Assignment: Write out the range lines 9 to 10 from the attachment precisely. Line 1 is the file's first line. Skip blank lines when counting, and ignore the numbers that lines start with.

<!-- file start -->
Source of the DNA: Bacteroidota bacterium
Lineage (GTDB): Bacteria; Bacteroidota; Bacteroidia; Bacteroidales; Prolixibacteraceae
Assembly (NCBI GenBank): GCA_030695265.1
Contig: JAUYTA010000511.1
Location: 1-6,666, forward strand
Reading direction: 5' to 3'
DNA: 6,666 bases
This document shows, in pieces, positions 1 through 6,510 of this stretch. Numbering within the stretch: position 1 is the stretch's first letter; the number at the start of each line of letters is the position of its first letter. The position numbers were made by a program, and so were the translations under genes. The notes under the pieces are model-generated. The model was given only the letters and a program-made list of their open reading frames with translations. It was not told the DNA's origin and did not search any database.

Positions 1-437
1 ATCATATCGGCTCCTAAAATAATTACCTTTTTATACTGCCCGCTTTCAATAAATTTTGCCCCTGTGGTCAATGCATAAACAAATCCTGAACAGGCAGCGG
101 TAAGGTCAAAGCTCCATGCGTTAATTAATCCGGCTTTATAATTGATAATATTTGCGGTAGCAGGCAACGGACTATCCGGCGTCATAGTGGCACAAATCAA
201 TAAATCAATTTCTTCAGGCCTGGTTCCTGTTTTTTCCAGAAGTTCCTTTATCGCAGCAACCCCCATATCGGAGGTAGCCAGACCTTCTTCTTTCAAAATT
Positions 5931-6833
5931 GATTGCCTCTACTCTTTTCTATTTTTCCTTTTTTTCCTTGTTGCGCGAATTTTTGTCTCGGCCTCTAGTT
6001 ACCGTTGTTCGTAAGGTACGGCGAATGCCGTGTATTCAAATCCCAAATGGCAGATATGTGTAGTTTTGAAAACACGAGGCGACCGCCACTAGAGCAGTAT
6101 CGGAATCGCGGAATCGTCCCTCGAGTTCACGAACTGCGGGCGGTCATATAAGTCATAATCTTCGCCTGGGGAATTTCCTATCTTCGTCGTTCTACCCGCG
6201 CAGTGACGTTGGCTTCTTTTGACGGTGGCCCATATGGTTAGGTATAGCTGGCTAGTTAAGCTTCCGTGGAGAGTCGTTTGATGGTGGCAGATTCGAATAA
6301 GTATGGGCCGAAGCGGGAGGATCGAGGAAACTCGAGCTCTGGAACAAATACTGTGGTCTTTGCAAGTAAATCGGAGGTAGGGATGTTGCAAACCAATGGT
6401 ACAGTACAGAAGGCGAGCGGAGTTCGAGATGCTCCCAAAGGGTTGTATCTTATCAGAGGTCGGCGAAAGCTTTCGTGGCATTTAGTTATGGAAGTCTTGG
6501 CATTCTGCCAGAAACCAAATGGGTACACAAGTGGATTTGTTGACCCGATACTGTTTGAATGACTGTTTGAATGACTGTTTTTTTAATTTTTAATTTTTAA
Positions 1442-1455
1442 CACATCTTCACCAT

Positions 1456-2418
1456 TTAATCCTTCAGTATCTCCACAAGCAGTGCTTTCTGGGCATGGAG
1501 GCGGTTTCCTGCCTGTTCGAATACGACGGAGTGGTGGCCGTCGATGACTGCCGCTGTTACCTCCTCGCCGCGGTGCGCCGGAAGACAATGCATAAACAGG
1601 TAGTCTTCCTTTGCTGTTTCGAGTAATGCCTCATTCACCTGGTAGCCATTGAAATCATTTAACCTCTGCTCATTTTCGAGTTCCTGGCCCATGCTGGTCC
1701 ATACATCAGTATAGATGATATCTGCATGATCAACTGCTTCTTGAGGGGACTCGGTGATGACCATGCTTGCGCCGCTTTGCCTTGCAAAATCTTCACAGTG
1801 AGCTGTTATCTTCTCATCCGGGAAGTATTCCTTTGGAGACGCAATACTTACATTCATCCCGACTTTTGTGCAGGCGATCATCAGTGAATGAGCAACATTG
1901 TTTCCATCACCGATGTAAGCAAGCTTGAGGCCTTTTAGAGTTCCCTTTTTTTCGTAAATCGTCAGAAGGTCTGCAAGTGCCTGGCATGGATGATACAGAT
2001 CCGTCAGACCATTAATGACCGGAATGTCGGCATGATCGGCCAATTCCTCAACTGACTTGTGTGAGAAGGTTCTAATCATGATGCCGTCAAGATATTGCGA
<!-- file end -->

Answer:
Positions 1-437
1 ATCATATCGGCTCCTAAAATAATTACCTTTTTATACTGCCCGCTTTCAATAAATTTTGCCCCTGTGGTCAATGCATAAACAAATCCTGAACAGGCAGCGG